Call yourself a modelbuilder and you’re automatically admitting to one thing. Having more model kits stacked on the shelves in your shop…or closet…or garage…or storeroom… or hidden where your better half can’t find them…than you’ll ever live long enough to build. And if that ain’t bad enough, you can’t go a month without buying a few more. With so many of us ordering from discount mail order shops, the UPS truck with it’s 8-cylinder engine has become the modeler’s version of Santa Claus and his 8 tiny reindeer! With manufacturers of all sizes worldwide cranking out new kits at a prodigious rate, it has literally become Christmas in July…and August…and September…and…..
All of the above leaves serious modelers with a couple of rather interesting questions. First of all, where the heck are we gonna find room for all these finished models? Especially those of us with a passion for the larger scales but not enough money to buy or build a house big enough to hold everything.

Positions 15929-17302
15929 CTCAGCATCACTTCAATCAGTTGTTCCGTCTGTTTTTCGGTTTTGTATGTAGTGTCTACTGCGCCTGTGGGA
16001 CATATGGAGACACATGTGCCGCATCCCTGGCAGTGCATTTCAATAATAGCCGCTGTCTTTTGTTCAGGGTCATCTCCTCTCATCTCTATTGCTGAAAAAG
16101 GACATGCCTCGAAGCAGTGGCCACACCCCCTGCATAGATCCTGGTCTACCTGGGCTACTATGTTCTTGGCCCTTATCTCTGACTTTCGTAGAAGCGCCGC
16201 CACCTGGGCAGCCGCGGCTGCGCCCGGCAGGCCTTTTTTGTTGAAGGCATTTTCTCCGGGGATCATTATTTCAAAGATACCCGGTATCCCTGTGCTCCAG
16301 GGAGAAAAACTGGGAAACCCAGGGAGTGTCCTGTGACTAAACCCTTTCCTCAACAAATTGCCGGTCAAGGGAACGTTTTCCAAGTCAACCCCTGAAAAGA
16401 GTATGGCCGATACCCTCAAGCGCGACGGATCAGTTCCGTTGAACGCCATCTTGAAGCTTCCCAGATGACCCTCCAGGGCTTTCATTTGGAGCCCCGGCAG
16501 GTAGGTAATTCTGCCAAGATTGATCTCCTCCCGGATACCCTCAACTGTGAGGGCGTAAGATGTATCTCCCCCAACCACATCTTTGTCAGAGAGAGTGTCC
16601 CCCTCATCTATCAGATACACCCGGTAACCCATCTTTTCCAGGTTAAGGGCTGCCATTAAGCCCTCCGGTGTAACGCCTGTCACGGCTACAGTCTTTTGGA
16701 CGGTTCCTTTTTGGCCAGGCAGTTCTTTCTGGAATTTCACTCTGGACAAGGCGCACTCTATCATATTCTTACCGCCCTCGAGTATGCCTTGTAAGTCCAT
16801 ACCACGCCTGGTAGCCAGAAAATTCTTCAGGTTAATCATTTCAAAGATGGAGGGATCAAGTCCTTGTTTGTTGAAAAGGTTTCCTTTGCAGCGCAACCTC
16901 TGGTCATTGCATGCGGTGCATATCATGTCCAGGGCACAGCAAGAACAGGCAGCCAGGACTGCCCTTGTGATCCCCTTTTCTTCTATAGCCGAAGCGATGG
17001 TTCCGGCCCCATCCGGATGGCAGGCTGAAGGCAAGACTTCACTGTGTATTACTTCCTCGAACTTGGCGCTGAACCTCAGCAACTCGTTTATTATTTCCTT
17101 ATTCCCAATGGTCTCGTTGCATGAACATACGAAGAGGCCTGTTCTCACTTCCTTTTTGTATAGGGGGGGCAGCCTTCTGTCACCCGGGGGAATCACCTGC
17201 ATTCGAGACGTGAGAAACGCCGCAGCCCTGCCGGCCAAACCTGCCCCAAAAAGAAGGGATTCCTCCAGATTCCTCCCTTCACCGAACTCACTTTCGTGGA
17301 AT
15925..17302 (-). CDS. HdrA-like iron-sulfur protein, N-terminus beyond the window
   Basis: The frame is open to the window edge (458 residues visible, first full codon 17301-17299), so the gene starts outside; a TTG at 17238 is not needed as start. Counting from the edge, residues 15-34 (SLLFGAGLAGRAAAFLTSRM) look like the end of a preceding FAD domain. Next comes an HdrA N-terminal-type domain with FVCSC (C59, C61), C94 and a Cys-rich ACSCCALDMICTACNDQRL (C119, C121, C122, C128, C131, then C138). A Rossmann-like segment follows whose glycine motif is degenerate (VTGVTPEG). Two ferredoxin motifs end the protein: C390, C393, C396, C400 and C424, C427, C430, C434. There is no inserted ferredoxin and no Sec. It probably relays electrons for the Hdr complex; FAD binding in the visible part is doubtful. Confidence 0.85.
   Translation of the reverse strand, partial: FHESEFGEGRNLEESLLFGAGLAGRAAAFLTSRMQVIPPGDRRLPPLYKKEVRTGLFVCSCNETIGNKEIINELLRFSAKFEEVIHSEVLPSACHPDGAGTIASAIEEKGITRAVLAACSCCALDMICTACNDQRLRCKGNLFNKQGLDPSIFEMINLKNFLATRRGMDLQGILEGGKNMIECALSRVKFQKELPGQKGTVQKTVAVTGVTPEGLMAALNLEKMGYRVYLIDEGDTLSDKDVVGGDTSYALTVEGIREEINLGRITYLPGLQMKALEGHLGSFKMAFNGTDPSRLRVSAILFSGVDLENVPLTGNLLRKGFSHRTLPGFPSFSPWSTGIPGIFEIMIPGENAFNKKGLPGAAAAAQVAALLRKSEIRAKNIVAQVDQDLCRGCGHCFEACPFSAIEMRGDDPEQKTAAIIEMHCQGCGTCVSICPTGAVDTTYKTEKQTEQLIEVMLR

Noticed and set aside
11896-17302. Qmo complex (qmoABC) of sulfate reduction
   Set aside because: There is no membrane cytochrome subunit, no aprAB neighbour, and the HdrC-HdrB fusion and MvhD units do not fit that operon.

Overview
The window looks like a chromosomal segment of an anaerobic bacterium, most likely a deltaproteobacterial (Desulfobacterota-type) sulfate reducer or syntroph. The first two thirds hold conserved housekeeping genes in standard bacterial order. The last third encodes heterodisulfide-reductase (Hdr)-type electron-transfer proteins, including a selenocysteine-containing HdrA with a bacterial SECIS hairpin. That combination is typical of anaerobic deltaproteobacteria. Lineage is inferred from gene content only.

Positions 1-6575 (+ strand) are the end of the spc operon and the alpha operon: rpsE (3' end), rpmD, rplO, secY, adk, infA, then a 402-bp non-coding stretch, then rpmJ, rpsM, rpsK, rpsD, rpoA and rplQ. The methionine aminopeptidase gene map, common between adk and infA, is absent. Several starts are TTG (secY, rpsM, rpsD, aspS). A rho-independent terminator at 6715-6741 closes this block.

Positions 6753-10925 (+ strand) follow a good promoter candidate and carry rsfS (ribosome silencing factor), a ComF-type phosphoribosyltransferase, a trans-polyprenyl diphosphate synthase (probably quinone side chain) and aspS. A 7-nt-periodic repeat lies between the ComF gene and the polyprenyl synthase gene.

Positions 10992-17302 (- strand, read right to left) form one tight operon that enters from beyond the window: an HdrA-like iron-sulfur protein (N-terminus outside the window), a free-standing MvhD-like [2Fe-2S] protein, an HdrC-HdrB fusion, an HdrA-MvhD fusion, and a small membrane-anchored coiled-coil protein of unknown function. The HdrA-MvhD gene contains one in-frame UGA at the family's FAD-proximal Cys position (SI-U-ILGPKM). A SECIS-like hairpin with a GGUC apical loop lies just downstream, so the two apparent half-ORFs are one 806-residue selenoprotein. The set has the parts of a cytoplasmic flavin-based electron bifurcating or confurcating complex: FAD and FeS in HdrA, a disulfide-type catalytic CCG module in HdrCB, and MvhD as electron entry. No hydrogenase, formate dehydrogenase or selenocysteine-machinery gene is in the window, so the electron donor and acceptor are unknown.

Finally, the ultimate question. Considering that, more often than not, the finished model takes up less space than the boxes they come in, are we more interested in adding another quality model to our collection….or getting rid of the boxes?
Last month I asked for your participation in a survey. Enough of you did to calculate percentages and reach some conclusions. So without further ado, the survey said……
Scaleworld averages 1,000 hits/visitors per month.
Primary Interest: Aircraft..86%, Cars..4%, Naval...4%, Armor…4%
Secondary Interest: Armor...28%, Aircraft…23%, Ships…19%, Science Fiction…14%, Cars…14%, Figures…9%, Trains…5%, Card Models…5%
Primary Scale: 1/48…54%, 1/72…27%, 1/32…9%, 1/250…4%, 1/35…4%
Secondary Scale: 1/72…18%, 1/144…13%, 1/35…13%, 1/32…13%, 1/48…9%, 1/43…4%, 1/350…4%, 1/1200…4%, Any…4%
Primary Painting Method: Airbrush…82%, Conventional Brush…13%, Spray Can…4%
Primary Paint Brand: Model Master…31%, Gunze Sanyo…27%, Testors…13%, PolyScale…13%, Aeromaster…9%, Tamiya…13%, Humbrol…9%, Floquil…4%, Warbird…4%, Whatever…4%
Preferred Paint Type: Acrylic…59%, Enamel…54%, Lacquer…5%, Whatever…5%
Do you buy/use aftermarket/detail parts: Yes…95%, No…5%